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5 Times Justice Ginsburg Left an Imprint on Employment Law


September 21, 2020

Justice Ruth Bader Ginsburg made waves by taking issue with majority rulings in cases involving fair pay for women and access to birth control, but those dissents represent just a fraction of her output during nearly three decades on the U.S. Supreme Court.

And while attorneys say there are plenty of other employment cases in which Justice Ginsburg left her mark, they acknowledge that those two dissents will be forever synonymous with her. In Ledbetter v. Goodyear, she accused the majority of ignoring the realities of the workplace and spurred Congress to pass the Lilly Ledbetter Fair Pay Act in 2009. In Burwell v. Hobby Lobby, she opposed a five-justice majority’s conclusion that the Religious Freedom Restoration Act shields closely held companies from providing contraception coverage to their employees as required by a provision of the Affordable Care Act.

Here, Law360 digs deeper into the late jurist’s employment writings.

Wal-Mart Stores Inc. v. Dukes et al.

In one of its seminal employment decisions over the past 20 years, the high court in 2010 struck down a class of about 1.5 million women in a gender bias class action against retail giant Walmart in what has been called the largest Title VII sex discrimination case in U.S. history. The 5-4 ruling in Wal-Mart Stores Inc. v. Dukes authored by Justice Antonin Scalia reverberated throughout the employment law world because it made it harder for plaintiffs to obtain class certification and bring claims as a group.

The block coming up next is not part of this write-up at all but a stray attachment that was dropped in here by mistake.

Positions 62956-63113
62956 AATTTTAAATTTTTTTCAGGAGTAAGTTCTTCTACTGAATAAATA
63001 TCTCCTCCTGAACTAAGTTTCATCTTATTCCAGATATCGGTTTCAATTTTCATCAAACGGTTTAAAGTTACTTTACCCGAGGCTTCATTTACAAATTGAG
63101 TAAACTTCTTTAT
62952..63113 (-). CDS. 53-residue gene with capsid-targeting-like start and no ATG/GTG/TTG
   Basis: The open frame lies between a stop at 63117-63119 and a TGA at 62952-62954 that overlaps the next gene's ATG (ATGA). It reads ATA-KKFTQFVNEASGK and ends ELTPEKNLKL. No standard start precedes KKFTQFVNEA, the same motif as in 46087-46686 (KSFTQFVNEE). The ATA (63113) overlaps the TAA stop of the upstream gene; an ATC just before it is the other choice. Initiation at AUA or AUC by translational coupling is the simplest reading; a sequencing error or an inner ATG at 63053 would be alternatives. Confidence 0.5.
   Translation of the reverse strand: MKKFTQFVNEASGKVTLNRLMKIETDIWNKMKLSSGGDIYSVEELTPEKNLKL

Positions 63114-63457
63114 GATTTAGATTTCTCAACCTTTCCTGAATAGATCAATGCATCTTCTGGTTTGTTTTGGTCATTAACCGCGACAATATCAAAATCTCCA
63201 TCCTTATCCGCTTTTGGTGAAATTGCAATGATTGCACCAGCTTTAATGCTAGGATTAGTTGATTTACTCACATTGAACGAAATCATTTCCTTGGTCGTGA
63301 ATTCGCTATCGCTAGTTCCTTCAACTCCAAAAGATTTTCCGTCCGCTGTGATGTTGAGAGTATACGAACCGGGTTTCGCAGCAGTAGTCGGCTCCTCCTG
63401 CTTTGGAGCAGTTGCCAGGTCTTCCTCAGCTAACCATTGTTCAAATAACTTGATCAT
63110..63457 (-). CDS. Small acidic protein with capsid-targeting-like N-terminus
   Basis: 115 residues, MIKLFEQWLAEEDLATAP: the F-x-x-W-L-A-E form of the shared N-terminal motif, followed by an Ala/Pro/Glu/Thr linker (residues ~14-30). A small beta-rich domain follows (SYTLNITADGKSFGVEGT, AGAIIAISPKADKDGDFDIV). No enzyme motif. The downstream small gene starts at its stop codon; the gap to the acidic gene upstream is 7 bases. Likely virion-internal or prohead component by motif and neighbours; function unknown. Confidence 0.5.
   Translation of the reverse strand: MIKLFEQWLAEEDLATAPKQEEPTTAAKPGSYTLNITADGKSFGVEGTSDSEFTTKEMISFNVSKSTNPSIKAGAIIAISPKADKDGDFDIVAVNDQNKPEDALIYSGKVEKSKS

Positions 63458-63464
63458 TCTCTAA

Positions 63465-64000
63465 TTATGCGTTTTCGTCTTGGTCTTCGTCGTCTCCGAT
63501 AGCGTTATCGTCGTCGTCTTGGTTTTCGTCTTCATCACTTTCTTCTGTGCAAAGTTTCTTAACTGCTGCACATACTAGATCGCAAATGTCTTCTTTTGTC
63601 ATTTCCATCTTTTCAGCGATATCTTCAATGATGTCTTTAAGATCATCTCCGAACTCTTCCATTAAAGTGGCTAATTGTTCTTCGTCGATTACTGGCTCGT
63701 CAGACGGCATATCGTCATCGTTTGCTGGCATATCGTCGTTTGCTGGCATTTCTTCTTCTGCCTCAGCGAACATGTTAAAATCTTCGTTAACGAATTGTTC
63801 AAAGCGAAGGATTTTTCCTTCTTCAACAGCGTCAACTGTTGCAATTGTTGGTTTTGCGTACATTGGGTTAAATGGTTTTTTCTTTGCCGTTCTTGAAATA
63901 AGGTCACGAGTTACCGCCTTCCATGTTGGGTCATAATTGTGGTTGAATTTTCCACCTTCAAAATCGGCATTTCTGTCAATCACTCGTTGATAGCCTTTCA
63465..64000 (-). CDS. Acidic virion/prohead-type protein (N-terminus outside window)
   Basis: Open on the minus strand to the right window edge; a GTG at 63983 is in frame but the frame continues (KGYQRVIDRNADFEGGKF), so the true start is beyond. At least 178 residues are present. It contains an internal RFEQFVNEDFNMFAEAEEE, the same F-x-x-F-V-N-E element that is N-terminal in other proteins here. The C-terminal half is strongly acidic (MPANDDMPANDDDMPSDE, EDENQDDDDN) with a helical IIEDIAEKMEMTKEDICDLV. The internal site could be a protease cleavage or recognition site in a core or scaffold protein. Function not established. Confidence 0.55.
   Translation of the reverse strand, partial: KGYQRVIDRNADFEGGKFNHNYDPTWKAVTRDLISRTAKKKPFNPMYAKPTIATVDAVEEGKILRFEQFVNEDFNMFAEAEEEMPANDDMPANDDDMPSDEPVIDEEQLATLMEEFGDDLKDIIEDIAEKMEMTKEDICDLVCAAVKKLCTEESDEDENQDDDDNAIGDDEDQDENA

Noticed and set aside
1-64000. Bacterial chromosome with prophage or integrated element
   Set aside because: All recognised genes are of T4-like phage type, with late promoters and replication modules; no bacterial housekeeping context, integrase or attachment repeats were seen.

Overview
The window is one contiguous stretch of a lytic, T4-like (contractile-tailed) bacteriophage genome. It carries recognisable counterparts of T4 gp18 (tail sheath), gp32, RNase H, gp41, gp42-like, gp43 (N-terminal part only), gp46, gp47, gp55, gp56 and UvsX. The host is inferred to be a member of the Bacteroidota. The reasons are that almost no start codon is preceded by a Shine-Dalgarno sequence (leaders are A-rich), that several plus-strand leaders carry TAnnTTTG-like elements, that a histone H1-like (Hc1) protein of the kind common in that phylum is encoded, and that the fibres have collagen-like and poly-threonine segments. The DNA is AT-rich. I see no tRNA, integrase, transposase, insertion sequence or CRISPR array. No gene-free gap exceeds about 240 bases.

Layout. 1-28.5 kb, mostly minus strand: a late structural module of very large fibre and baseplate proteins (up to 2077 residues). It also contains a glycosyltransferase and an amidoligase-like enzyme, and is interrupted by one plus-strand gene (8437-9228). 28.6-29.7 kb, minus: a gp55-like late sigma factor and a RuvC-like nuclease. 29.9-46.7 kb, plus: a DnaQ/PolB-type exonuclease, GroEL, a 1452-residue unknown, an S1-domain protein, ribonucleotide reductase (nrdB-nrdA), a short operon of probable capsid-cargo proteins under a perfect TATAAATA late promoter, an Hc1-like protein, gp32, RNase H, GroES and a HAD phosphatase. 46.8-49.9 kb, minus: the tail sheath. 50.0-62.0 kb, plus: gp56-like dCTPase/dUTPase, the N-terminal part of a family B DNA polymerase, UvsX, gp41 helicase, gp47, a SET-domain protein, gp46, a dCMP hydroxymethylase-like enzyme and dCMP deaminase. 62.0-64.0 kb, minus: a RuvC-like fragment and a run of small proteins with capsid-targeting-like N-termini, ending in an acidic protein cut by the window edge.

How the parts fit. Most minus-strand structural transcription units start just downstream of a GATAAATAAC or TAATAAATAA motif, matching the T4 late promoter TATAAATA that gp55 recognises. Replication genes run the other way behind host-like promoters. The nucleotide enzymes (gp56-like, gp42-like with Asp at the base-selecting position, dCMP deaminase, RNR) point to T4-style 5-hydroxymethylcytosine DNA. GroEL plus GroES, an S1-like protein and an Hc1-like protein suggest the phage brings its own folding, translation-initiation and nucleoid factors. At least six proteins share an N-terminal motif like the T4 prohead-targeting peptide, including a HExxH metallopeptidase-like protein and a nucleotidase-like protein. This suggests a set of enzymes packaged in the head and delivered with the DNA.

The suit saw lead plaintiff Betty Dukes and a handful of other women allege that Walmart fostered a discriminatory corporate culture, paid women less than their male colleagues and passed them over for promotions.

In a partial dissent, Justice Ginsburg wrote that the women had adequately alleged a question common to the proposed class, namely that Walmart’s discretionary policies were discriminatory. She also criticized the majority for focusing on the dissimilarities between individual class members and for improperly “blending” the threshold issue of commonality with the more demanding requirements of the class action rule at issue. The dissenters, however, rejected certification under a separate section of the class action rule, Rule 23(b)(2) of the Federal Rules of Civil Procedure.

. . .

Joseph Sellers of Cohen Milstein Sellers & Toll PLLC, who served as counsel for Dukes and her fellow class members, told Law360 on Monday that Justice Ginsburg’s dissent “reflected two of [her] real strengths — her mastery of civil procedure and her appreciation of the modern workplace and the ways in which bias can infiltrate modern personnel decisions.”

“Justice Ginsburg’s dissent was so characteristic of her,” Sellers said, noting that it was “an erudite treatment” of Rule 23 that critiqued the majority’s legal rationale “mixed with an empirical assessment of the ways in which bias can infiltrate personnel decisions that was informed by both common sense and an awareness of the modern workplace, which I think was missing from the majority opinion.”

Sellers also recalled that the oral argument session, in which he was peppered with dozens of questions by justices often speaking over one another, calmed when Justice Ginsburg spoke, which he attributes to the respect she was afforded by her colleagues on the bench.

“I think — reflecting the respect she got from the other justices — when she spoke, they tended to pause and let her finish her question,” Sellers said. “She didn’t speak a lot, but what she asked was really very, very much on the point and very insightful.”

“Many have spoken about how she was a role-model for women. I don’t know how many of us men can say that but I found her to be an incredible role-model as well,” he added

Read 5 Times Justice Ginsburg Left an Imprint on Employment Law.